Saturday, May 25, 2013

Anthology - Seven Dress Sizes

Seven Dress Sizes 

What is the worth of a woman? What is beauty? Depending on culture, commercialism, family, or our peers, men and woman have allowed society to dictate the worth of a woman based on nothing more than the outer shell of her existence.

There is no perfect number. No measurement or shape is safe under the judgmental eyes of the world.

No eyes can judge a woman as harshly as her own.

Seven Dress Sizes takes you into the lives of seven different struggles of modern females in a full scope of shapes and sizes, struggling to find the key unlocking self worth, acceptance of beauty and natural confidence.

The tricky part about anthologies is just because you enjoy some of the stories, you won't necessarily love, or even like all of them. That's the problem with this one. It has a few gems, and the rest are not so sparkly, which brings down the book's overall rating for me. Still, I feel each story needs to be taken on its own merits.

Onward, from best to worst:

"Found Rhythm" by LaTessa Montgomery - Hands down, this was my favorite. The main character, Isa, was inspiring. She was capable and accomplished, but never in a way that felt forced. Through Montgomery's talented writing, I knew Isa had worked for all she'd achieved, and for the talent she had. She develops her new found confidence in a believable way, leading to a very satisfying end. I will definitely keep an eye out for more of La-Tessa's writing. Given the kindle version is only $3.77, I would be very willing to spend my money just for La-Tessa's story and the next one on this list.

"I've Never Been to Me" by Michelle Anne Horst - This came in a very close second to Found Rhythm. I loved the voice of Laney, the main character. She had angst to be sure, but it was believable angst. She also accepted the blame for her own problems, and resolved to fix them. By the end of the story, she earned her HEA. I actually felt proud of her, and found myself wishing her good luck. Again, I would buy the book just for these two stories, and I will also keep my eye on Michelle Anne Horst.

"A Lovely Mess" by Dawn Kirby - I'm not sure how the title fits, but this was another strong story in the collection. The main character, Katy, faces her internal demons with a little help from several other equally strong characters. She has the strength of her convictions, which compels her to maintain a poisoness friendship until she finally realizes her worth and that she deserves better. That realization comes through a bit of pep-talk ex machina (from a character who had not been mentioned previously at all) so that places the story third. Still, well written and satisfying.

"The Well-Rounded Woman" by Jude Johnson - Despite this being one of the better stories, I felt it suffered quite a bit from Cinderella syndrome. The heroine is raised by cold, uncaring parents, mercilessly tormented by three older sisters, but turns out to be a wonderful person. Presumably this is due to the influence of her older sister, who also managed to be a wonderful human being, again, despite being raised by parents who were emotionally DOA. There's also the fact that despite professing no interest in clothes at the beginning of the story, the heroine suddenly turns out to have a great eye for style, which leads to her deliriously happy ending. The writing is good, and if Cinderella stories are your thing, you'll enjoy it.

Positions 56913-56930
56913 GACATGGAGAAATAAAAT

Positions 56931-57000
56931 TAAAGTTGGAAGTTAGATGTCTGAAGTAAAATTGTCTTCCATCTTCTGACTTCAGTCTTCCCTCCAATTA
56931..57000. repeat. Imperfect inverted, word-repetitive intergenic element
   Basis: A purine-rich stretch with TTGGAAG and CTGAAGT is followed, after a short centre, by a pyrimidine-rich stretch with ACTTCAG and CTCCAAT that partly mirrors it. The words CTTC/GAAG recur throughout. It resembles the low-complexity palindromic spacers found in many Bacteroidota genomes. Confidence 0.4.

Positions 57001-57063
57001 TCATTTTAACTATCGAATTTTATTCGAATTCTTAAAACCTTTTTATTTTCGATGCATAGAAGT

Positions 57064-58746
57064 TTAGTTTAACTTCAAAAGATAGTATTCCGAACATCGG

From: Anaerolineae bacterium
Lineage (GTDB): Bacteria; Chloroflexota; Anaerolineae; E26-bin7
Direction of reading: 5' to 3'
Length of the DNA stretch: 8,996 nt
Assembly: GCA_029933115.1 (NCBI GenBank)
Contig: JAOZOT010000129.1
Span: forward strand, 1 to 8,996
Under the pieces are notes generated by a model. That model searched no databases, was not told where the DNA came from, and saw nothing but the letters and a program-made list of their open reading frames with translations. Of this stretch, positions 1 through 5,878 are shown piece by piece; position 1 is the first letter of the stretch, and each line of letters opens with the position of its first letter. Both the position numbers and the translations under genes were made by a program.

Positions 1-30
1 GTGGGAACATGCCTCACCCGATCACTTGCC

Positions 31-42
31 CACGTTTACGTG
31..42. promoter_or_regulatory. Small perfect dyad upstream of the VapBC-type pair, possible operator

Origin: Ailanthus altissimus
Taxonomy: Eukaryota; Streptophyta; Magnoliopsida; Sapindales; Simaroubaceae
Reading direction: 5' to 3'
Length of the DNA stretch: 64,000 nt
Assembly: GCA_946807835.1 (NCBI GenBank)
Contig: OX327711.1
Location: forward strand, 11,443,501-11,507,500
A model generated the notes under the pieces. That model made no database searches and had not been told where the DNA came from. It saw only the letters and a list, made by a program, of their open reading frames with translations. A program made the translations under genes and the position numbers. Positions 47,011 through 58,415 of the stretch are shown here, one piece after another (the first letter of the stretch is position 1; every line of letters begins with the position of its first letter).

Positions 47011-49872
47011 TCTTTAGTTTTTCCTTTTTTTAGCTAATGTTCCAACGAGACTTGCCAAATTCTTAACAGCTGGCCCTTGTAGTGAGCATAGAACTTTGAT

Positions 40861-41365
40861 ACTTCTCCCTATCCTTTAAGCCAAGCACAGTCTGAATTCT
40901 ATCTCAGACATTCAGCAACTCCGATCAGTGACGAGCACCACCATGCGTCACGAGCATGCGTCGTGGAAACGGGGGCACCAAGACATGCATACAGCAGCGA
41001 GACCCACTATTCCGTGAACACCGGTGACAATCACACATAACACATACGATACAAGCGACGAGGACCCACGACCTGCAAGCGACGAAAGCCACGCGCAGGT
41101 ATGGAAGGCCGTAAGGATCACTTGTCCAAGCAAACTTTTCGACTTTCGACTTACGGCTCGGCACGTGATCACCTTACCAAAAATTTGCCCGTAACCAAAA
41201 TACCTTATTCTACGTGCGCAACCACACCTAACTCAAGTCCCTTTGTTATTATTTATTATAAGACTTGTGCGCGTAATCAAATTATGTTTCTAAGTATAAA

"Bones" by Jennifer Welborn - While I appreciated the twist this story gave to the romantic sub-plot, it suffered strongly in conflict. Despite being an art teacher talented enough that her school asked her to paint a mural on its wall, the main character refuses to display her art work. Presumably because she has been told all her life that skinny girls lack creativity and artistic skill. Perhaps the fact that I've never heard such a thing is what killed by ability to enjoy this story. I never felt that Indigo had any real barriers to face, not even internal ones. She never supplied a good reason for refusing to display her art, just stamped her foot and said "I don't wanna." Until the end, when she changes her mind. Just changes her mind. The end.

"Skin Deep" by Tina Carreiro - This is Well-Rounded Woman with a bit less substance and character development. The main character is an outrageously talented photographer, but neither her employer nor co-workers notice or care. It isn't until the love interest swoops in and recognizes her talent that main character Angelina finally realizes that she deserves to be recognized for her skill.

"Eddie's Ring" by A. T. Russell- No. Just no. This one was a mess. The writing was poorly edited, with the narration jumping from one scene to the next with little or no transition. The story starts off in one direction, takes a hard left turn and I had no idea where I was at the end. Narrator Eddie goes on about being passionately in love with his wife, and her hot body, even when said hard, athletic body is softened by pregnancy. The hard left turn comes when the reader discovers that everything they just read was the result of unreliable narration. Not foreshadowed, or even hinted at. Suddenly it turns out Eddie is a huge jerk, and everything is his fault. I mean everything. I think the end is supposed to be some sort of triumphant salute to womanhood, but it left me feeling cold.

I might get flayed alive for not giving all of these stories a big sloppy word kiss, but those are my opinions. I expected to read good quality, inspiring stories about woman who didn't match the contemporary body ideal, but I only got a few of those. The rest was a morass of self-pity, convenient plot twists and lackluster endings.

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